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Whom Does Regen Foundation Serve?

A photo taken in 2015 at WIRRED by the author
Oral edition of the blog post, read by the author

Our team is currently going through a branding process led by better world blockchain marketing agency, LOA Labs. The following is the result of a reflective writing process on the vision of Regen Foundation. Vision speaks to the image of the world we aspire to co-create, and whom we serve. In the spirit of open-source process and community cooperation, reflections and comments are appreciated.

The envisioned future that Regen Foundation aims to co-create

In the broadest sense of the term, agriculture has become the single largest contributor to ecological regeneration across the planet. Payments for Ecosystem Services (PES) have surpassed biological product revenue as the dominant mode of agricultural income. Land stewards—from smallholder cacao growers in Ecuador, to ranchers in Australia, to indigenous nations of the Taiga—have been able to flip commodity/PES markets on their heads, so that they set the prices of their products and receive a living wage for their work. Land stewards have organized within their communities to develop true bioregional commons, and have invested in common infrastructure that contributes both to local self-sufficiency, as well as the ability to participate in high-value global markets.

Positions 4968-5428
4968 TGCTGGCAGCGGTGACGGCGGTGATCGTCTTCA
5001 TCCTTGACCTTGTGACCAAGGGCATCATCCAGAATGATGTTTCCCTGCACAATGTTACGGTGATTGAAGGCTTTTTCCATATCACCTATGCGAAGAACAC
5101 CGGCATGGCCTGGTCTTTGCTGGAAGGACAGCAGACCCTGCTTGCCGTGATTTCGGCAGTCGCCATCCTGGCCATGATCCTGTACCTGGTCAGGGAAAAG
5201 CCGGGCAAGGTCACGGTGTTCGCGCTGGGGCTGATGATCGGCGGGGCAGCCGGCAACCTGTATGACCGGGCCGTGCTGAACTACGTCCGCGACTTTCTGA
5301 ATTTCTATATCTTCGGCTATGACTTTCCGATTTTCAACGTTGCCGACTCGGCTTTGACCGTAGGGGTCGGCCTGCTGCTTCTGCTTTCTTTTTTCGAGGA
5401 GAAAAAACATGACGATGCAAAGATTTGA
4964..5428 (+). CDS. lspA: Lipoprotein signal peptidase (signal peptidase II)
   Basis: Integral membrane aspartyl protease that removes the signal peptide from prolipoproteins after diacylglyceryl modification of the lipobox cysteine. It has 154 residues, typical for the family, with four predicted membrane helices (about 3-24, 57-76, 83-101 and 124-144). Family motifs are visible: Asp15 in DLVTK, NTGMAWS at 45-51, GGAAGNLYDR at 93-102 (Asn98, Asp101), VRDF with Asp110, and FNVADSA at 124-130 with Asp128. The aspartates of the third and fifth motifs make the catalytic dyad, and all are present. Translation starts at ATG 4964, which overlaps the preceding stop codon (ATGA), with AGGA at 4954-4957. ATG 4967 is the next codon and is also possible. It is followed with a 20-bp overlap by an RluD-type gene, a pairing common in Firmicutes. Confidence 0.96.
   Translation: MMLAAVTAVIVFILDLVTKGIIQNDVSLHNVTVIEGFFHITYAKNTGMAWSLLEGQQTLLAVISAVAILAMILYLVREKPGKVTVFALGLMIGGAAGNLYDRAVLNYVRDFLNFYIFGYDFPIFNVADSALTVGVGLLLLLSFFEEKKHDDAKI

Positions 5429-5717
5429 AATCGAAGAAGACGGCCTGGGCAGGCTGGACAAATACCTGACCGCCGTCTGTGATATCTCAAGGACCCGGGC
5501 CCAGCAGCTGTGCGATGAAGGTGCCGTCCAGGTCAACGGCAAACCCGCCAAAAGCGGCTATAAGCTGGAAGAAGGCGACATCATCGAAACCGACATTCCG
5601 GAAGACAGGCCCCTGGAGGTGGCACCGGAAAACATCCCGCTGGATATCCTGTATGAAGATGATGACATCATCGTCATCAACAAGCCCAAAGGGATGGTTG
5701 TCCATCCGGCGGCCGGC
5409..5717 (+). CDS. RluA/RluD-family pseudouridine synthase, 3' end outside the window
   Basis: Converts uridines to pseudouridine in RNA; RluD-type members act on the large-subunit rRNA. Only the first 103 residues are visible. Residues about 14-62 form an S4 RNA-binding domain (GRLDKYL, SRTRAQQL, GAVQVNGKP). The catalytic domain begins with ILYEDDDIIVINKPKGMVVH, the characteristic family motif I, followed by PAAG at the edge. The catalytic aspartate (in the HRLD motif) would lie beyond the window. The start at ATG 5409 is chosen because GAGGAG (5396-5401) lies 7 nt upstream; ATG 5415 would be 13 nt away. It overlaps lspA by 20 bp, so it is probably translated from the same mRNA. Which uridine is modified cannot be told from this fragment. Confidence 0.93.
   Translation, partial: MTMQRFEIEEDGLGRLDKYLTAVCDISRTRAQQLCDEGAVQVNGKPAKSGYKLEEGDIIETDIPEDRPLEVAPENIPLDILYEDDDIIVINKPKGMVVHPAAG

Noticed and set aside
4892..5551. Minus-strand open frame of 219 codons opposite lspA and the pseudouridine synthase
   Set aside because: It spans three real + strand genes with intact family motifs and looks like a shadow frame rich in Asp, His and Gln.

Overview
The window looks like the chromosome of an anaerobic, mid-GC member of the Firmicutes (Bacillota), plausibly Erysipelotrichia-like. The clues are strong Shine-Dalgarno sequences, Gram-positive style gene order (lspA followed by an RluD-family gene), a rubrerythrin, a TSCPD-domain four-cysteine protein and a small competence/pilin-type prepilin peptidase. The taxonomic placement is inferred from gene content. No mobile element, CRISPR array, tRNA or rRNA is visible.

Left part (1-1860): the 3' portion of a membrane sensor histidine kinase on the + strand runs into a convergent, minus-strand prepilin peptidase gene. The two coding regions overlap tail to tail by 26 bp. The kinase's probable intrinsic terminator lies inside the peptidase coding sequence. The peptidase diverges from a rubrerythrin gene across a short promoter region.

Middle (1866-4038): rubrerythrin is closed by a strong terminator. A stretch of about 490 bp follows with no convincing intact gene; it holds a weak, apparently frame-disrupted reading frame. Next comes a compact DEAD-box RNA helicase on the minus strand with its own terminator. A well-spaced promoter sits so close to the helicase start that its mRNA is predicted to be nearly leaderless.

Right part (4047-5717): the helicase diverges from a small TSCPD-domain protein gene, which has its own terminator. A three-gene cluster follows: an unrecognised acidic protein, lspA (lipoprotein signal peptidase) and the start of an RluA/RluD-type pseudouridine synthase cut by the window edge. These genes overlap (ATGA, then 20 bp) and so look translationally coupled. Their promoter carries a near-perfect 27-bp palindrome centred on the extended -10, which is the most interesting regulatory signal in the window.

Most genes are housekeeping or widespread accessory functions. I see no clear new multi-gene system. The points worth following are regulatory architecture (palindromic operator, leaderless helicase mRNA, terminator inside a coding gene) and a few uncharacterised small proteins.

Millions of scientists, Web3 engineers, and artists everywhere are receiving livelihood support for their contributions to a myriad of ever-evolving EcoCredit methodologies, dApps, and cultural content built on Regen Ledger and within the surrounding community. Along the way, scientists, land stewards, software developers, cultural creators, and consumers become ever more intimately aware of the animistic life force of their places. They come to recognize how, through their own lived experience, they’re able to feel shifts in the livingness of the world around them and understand its connections with their actions.

Indigenous nations have become the most powerful political actors globally. They steward the largest contiguous blocks of land of any nation, and their political sway has surpassed that of former global powerhouses such as the US, China, Russia, India, and the European Union. This has resulted in a meteoric efflorescence of biodiversity hotspots, reversing the decades-long Holocene Extinction. Indigenous peoples have been able to restore the lifeways of their ancestors in a way that brings their lives deeper meaning, enhances their autonomy and agency in the global theater, and serves as a touchstone of inspiration and wisdom for all peoples of the world.

The Rights of Nature movement has had sweeping legislative victories across the globe. Whereas formerly multinational corporations were the most powerful individual actors—rivers, glaciers, forests, and other natural entities have taken the helm. Along the way, people have recognized their peership with non-human beings. Humans have re-established treaties and accords with Salmon Nation, Beaver Nation, Panther Nation, Redwood Nation, Coral Nation, and countless other keystone species both legally and culturally. No longer are humans in the lonely position of the only sentient beings on Earth; they’re surrounded by the boundless wellspring of clear-sightedness brought by the more-than-human elders that have been awaiting our remembrance.